$ cd /usr/ports/lang $ mkdir -p perl5.8/files $ cd perl5.8 $ ftp +/perl5.8/ # at this point I enter the FTP shell > prompt > mget * > lcd files > cd files > mget * > exit $ cd ..

4. Install the New Perl

Actually installing Perl is easy enough:

$ cd /usr/ports/lang/perl5.8/ $ make install </pre>

This finished in about an hour on my 233 Mhz machine with 256 MB RAM and a SCSI hard drive. YMMV.

5. Keep old perl active while you finish working

The installation process will install about 20 binaries in /usr/local/bin related to then new version of Perl. Since some software may find these versions of perl binaries before they look in /usr/bin, I wanted to move these versions out of the way and symlink these binaries back into /usr/bin/ while I finished the upgrade. I found a definitive list of the binaries installed like this:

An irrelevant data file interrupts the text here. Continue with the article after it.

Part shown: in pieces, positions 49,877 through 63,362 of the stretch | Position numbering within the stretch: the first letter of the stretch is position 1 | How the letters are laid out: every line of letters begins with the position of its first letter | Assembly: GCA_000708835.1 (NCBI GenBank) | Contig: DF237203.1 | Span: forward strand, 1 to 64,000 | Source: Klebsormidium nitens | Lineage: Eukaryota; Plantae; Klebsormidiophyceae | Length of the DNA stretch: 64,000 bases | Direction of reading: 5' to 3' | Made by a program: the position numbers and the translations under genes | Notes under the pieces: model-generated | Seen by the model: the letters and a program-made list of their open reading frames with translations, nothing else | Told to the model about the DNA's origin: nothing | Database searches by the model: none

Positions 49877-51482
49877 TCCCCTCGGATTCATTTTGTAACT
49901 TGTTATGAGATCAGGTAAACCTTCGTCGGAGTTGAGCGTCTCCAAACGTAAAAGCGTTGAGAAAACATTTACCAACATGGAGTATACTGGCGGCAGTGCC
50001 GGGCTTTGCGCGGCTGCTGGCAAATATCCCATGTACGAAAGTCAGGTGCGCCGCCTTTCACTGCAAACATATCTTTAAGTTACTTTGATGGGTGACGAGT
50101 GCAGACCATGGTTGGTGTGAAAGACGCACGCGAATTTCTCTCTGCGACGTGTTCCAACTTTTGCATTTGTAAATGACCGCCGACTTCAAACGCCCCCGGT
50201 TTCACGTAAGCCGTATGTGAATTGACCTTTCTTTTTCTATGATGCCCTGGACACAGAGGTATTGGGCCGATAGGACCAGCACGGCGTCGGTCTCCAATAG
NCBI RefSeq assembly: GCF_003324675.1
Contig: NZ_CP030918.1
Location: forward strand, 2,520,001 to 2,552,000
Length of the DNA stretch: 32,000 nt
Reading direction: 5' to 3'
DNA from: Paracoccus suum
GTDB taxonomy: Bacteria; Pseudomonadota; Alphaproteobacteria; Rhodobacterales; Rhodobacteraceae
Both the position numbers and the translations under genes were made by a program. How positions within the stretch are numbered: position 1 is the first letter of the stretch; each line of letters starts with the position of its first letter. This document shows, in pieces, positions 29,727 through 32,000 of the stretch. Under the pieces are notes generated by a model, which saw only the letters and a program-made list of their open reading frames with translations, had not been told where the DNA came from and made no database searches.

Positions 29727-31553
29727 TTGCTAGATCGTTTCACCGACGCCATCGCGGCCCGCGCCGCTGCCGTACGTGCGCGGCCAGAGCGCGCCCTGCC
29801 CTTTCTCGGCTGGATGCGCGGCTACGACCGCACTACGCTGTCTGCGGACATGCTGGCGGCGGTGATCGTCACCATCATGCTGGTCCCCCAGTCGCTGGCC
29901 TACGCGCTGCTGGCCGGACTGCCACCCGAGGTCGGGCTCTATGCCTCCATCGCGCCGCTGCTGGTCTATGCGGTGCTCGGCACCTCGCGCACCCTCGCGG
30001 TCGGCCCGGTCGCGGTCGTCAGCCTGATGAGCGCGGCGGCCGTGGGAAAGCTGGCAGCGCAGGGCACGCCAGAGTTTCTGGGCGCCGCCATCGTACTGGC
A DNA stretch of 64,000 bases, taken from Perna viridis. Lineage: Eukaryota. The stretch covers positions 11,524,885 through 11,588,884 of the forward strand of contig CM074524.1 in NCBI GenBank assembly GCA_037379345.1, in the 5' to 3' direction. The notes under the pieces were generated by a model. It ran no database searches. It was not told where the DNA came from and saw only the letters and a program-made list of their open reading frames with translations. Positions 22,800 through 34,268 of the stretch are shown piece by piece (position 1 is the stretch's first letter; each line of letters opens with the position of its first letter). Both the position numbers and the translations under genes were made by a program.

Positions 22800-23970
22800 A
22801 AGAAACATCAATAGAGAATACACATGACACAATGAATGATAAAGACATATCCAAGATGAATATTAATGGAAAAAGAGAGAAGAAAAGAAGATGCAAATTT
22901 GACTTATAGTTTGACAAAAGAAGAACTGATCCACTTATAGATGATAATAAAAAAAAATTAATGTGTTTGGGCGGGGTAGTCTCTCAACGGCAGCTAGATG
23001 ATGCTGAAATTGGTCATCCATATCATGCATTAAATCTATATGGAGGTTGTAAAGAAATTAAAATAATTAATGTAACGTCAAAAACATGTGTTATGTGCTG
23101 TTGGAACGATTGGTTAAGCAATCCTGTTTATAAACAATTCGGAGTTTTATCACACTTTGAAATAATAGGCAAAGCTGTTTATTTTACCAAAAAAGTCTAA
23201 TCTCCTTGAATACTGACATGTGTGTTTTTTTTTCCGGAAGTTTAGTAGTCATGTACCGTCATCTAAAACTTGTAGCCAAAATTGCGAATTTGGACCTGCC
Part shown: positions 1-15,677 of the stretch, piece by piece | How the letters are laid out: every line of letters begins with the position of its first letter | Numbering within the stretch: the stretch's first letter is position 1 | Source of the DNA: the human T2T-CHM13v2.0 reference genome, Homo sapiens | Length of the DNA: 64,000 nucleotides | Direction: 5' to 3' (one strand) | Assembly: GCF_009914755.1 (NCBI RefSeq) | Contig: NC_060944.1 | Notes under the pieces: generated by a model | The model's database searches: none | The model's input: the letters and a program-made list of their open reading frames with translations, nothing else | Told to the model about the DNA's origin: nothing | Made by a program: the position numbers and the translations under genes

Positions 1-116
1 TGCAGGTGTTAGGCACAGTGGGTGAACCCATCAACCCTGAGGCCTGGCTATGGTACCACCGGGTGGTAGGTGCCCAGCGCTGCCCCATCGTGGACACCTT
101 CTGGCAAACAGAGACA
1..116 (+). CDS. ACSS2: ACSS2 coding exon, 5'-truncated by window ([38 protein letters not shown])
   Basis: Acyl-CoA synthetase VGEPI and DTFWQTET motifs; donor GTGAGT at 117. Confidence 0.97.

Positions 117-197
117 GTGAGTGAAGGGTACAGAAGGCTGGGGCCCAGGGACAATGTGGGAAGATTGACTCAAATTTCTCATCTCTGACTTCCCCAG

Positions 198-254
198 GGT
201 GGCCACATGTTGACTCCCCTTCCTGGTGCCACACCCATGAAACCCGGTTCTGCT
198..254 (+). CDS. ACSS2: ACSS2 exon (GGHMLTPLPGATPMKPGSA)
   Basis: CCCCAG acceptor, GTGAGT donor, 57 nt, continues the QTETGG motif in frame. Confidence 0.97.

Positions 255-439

pkg_info -L perl-5.8.0* | grep local/bin | perl -pe 's!/usr/lo +cal/bin/!!'>perl_binaries.txt

With this, I used a little shell scripting to generate the commands I needed to systematically move and symlink all these binaries:

for f in `cat perl_binaries.txt`; { echo "mv /usr/local/bin/$f /usr/local/bin/$f.copy; ln -s /usr/bin/ +$f /usr/local/bin/$f"; }

That will print out the commands but not actually run them for you.

6. Install Updated Modules

Now it's time to re-install all your old modules for the new version of Perl. To do this, your CPAN/ file needs to be created or updated for 5.8. Since I already had one that worked from my last installation, I just re-used it, like this: